Category : Taxation

On US Election Results – Interest Rates and Taxes

So, the US election results are in.  How will this impact our domestic interest rates and taxes?

The Republicans (Trump) have now been voted in to the Presidency and now have control of the Congress and Senate (for at least two years).  This also means they have the wherewithal to appoint the next Justice to the Supreme Court.  This will therefore make the highest Court in the US conservative in approach.

What do the US election results mean for Australia?

In all honesty, probably not much.  We have a very secure and long-standing alliance with the Americans.  Can’t see that altering.

The only things that might occur are:

It could increase pressure on the RBA to further drop interest rates over here.  The rationale behind this thinking?

  • if Trump does change the various Free Trade Agreements currently in place, there is a chance this will devalue the US Dollar (note that, as of writing this, the USD has only “come off” about one cent – from 77 to 76 cents);
  • where the US dollar devalues, the price of our exports will increase (relatively);
  • this will have a significant impact on the global competitiveness of our exports;
  • to enable exports to be “cheaper”, the Aussie Dollar needs to be lower;
  • the only real way to lower the exchange rate is to reduce Australian interest rates to make the currency “less competitive” on the global stage.


It may have some flow-on effect where large businesses relocate their Head Offices and or operations to the US to take advantage of the (proposed) lower corporate tax rate.  Put it this way, if you’re operating in both Australia and the US and taxes in the latter are 50% of those that apply here, why wouldn’t you relocate?  If Trump does get a significant reduction in taxes through, it may place pressure on our government to address the taxa rates over here.

So, on the ground, we possibly won’t notice much.  However, if all goes according to the crystal ball, we need to consider the impact on our interest rates and taxes and what it means for your business and our nation.

Simples Hey?


On Capital Gains Tax- the dates matter!

Did you know that the date on which you sign a contract (not when you pay for what you’ve bought) is THE date for Capital Gains Tax (CGT) purposes?

We often see people try to “manage” their CGT liabilities by signing a contract prior to the end of a financial year and then settling the contract after the year end.  Sounds great in theory.  But it doesn’t work.

CGT law holds that it is the date of entering in to a contract that is the relevant date for CGT purposes.

If you are considering purchasing or selling a capital asset (rental property, business or the like), you might want to have a talk to us first.  Getting the documents and dates right can help you manage your tax liabilities in a far more effective way.

Welcome to MTA Accounting

Come 1 July 2016 mta optima as we know it will be undertaking a rebrand of both name and logo. From 1 July we will be known as MTA Accounting, with exciting new branding and stationery to be rolled out.

So why the change?
Earlier this year we undertook an exercise where we reviewed the message we were trying to deliver to not only our existing customer base but also to the broader market. We identified that our industry along with many of our customers’ industries were experiencing disruption due to technology, increased competition, changing legislation and the simple ease of doing business with foreign markets that was once considered impossible. In other words this big world we live in is not that big anymore!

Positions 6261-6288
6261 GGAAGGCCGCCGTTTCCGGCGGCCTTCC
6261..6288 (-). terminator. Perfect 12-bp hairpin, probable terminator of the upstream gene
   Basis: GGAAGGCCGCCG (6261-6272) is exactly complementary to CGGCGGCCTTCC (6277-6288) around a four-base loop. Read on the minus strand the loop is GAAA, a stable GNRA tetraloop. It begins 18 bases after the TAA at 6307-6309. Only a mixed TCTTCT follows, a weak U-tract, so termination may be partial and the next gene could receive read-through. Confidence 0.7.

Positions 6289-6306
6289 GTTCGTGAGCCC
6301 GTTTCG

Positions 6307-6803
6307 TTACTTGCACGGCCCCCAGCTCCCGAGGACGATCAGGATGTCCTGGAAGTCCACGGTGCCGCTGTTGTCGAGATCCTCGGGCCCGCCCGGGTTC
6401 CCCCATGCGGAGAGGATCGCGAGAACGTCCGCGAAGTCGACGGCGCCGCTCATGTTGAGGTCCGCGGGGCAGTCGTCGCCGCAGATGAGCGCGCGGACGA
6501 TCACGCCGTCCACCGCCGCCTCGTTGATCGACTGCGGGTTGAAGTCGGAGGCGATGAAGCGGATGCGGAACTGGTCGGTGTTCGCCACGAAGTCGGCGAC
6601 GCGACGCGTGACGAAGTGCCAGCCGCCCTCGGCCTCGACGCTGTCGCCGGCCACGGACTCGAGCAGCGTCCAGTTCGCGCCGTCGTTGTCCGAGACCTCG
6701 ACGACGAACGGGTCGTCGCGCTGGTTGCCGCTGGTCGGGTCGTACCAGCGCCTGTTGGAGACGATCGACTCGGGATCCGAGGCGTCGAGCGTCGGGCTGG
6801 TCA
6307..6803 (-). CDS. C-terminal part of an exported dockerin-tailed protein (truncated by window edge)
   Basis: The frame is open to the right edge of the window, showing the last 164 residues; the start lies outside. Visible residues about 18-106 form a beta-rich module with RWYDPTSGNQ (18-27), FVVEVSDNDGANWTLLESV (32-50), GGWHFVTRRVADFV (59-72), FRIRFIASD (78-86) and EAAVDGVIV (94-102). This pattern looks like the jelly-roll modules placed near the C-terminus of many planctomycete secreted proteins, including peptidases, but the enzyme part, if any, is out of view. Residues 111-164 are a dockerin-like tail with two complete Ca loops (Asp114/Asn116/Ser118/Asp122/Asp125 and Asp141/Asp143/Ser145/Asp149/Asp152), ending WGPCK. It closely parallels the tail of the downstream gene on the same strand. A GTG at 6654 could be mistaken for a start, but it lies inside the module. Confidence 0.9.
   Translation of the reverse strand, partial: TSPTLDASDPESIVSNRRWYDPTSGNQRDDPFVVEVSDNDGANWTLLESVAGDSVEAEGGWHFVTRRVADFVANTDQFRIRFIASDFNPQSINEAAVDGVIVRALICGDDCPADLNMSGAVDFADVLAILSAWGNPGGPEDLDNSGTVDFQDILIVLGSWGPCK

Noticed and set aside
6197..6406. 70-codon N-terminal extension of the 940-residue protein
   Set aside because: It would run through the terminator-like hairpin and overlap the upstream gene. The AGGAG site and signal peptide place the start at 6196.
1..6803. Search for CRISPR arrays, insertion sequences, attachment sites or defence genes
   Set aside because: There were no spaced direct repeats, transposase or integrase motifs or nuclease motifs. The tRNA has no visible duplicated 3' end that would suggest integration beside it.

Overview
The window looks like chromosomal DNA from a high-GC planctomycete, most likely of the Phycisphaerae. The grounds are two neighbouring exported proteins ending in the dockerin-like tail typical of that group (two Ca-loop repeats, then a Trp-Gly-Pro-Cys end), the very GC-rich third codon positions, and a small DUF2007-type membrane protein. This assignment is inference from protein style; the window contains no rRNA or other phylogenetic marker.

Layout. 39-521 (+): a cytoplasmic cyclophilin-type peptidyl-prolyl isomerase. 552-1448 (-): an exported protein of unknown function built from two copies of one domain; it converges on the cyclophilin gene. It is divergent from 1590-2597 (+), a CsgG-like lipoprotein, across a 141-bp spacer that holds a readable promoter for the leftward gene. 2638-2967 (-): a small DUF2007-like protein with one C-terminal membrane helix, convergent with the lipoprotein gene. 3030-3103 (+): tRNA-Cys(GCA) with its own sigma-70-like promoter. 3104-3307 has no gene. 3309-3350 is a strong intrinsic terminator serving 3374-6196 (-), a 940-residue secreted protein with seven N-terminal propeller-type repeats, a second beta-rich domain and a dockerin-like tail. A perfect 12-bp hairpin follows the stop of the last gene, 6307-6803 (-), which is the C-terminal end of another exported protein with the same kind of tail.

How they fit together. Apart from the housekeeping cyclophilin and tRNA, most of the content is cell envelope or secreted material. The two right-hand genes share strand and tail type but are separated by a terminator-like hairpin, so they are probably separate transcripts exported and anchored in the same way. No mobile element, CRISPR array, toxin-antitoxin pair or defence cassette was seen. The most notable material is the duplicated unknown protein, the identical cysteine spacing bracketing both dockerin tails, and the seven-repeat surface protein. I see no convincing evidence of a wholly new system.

To keep pace with this disruption and for us to deliver on our strategic goals, we realised that we need to change our brand and the way we communicate so we can deliver our message more effectively to our target market. We came to the realisation that what was once our target market has changed somewhat and that the message that mta optima wanted to deliver was getting lost and potentially confusing to our targeted customers.

The new MTA
For these reasons, MTA Accounting was born. Under MTA Accounting  our core services will be Accounting/Taxation, Advisory and IT. We acknowledge that Accounting and Taxation is our core, traditional business but there are also elements of what we do that beautifully complement Advisory and IT services. To remain progressive (along with our customers) we need to be insightful and transformational, enabling all of us to flourish.

From 1 July you will note that all our stationery will change over to MTA Accounting. Our new website is already live and (our various social media platforms are also being transformed). Our communication style will be more deliberate and written in a way that complements our customers and their needs. We will continue to look for new and improved ways of doing business with our customers but we will never move away from our traditional face-to-face interaction.

In the coming months we will make an exciting announcement about another brand that will come online to not only complement MTA Accounting but move further into a space of disruption where feeling a tad uncomfortable will be the “new normal”.

We welcome you on the journey with us.

On Superannuation in the 2016 Budget

Superannuation and government – a recipe for disaster!

Treasurer Scott Morrison delivered the Federal Budget on Tuesday night.  After many months of speculation, the detail (such as it is) finally came to light.  And how short-sighted the document turned out to be – especially for those with superannuation.

Having worked in and around superannuation since 1991, I have witnessed so many changes and it is little wonder that the average punter tends to tune out when the word “superannuation” is used.  It is therefore not surprising they really don’t seem to care and become easy prey for financial planners and industry superannuation funds.

train overboard

The changes being proposed by the Turnbull government in the budget can be summarised as follows (note that I’m not covering all of them here – just the major ones that will impact our clients).

I preface all this by stating that the policy platform relating to superannuation is somewhat confusing – the government wants people to provide for their retirement so that there will be less strain put on the welfare system when they retire.  Fantastic!